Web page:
Editor's note: To accompany Deer Camp 2010, we've asked athletes, prominent figures and outdoorsmen to relate their first deer kill.
Brenda Valentine, known as the "First Lady of Hunting", is a national spokesperson for the National Wild Turkey Federation and a member of Bass Pro Shops' RedHead National Pro-Hunting Team. The Legends of the Outdoors Hall of Fame inductee is also featured on a number of outdoors shows. She credits growing up in Tennessee and her early hunting experiences for helping take her far in the industry.
I don't even remember my first hunt. I started hunting when I was being carried in a hunting coat on coon hunts.
What I remember was going out in the bottom with my dad, building a fire, sitting there and listening for the dogs to tree one. Dad said, "You sit here by the fire and I'll go and shoot the coon and bring the dogs," and I would wake-up at daylight.
I'd go to sleep wrapped up in his hunting coat and it would be getting daylight. The dew had fallen on me. He would come dragging in two or three ol' coon dogs, we'd walk home and my mother would be up cooking breakfast.
Today, they would put people in jail for child abuse for taking a little kid out in the woods and leaving 'em all night around a fire. That's how I grew up.
That was right here in Tennessee and it was absolutely the way -- it was a different time. You can throw me out in a big city and I'm scared to death, but you can drop me off in the woods anywhere and I am quite comfortable and at home. I was born into the hunting industry or into the hunting and the timing was right.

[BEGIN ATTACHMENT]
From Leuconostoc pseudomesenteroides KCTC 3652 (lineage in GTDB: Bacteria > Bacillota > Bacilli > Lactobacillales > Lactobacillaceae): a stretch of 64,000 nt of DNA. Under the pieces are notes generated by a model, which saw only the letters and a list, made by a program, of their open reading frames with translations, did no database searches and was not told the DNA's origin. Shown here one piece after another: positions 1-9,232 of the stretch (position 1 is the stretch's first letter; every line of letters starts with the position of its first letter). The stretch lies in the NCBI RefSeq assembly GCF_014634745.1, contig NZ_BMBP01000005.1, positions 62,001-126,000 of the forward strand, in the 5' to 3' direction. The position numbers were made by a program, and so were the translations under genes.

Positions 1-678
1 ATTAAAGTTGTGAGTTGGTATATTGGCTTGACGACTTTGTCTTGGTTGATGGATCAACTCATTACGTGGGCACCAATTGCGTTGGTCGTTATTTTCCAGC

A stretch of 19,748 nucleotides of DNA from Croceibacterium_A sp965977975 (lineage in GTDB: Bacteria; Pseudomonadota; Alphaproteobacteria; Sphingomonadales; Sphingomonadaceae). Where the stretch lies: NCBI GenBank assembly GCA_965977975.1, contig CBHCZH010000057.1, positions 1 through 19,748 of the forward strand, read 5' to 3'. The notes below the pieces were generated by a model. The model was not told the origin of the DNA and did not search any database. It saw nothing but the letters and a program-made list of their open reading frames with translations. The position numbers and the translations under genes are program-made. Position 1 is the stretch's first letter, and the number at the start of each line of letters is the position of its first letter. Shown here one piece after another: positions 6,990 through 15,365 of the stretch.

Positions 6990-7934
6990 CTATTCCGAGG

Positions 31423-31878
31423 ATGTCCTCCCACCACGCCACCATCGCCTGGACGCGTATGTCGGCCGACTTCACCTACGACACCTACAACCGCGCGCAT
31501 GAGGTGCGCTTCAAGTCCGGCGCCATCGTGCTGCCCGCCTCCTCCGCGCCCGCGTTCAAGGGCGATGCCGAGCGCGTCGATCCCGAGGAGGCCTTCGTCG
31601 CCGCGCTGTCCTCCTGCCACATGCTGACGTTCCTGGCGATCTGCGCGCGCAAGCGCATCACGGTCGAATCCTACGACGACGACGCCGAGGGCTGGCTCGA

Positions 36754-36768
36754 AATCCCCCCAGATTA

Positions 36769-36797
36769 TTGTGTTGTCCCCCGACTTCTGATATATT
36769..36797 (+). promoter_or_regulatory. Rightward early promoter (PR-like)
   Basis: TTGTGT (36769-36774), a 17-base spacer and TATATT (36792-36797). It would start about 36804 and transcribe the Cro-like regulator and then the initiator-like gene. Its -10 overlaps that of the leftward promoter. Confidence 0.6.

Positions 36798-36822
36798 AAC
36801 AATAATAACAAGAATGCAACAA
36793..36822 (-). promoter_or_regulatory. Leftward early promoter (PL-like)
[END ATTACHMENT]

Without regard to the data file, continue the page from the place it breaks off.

My first deer was a challenge because when Tennessee first got a deer season, there were very few deer. It took me three or four years before I ever even saw a deer, there were that few. If you saw tracks that was a successful hunt.
The first deer I ever saw, I was working in a tobacco patch, and I was just a 12- or 13-year-old girl. We were suckering tobacco -- a lot of people don't know what that is. I went to the end of the row and I was waiting for everybody else to finish their rows.
I heard this big crash through the woods and I saw this tail so I come back and started telling my parents, my brothers and sisters. I said I saw a deer and I might as well have said I saw a dragon because no one had ever seen a deer.
They looked around and we finally found a little track. We told the neighbors. We lived about four miles to the nearest house, but people from all over the county came to the tobacco patch to see that deer track because nobody had ever seen a deer, it was just totally unheard of.
Hey, this was in the 60s in Henry County, Tennessee. There were just none. There was stalking going on over at Fort Campbell, and so yes, that was the first one. But then I was just smitten and I learned to shoot a bow just so that I could deer hunt when Tennessee finally started an archery season.
Man, I could just shoot more deer and I could hunt more days. So I bought a bow and that's what got me into the hunting industry because I got so involved, so addicted to archery, that I went on the tournament trails and it was just from then on.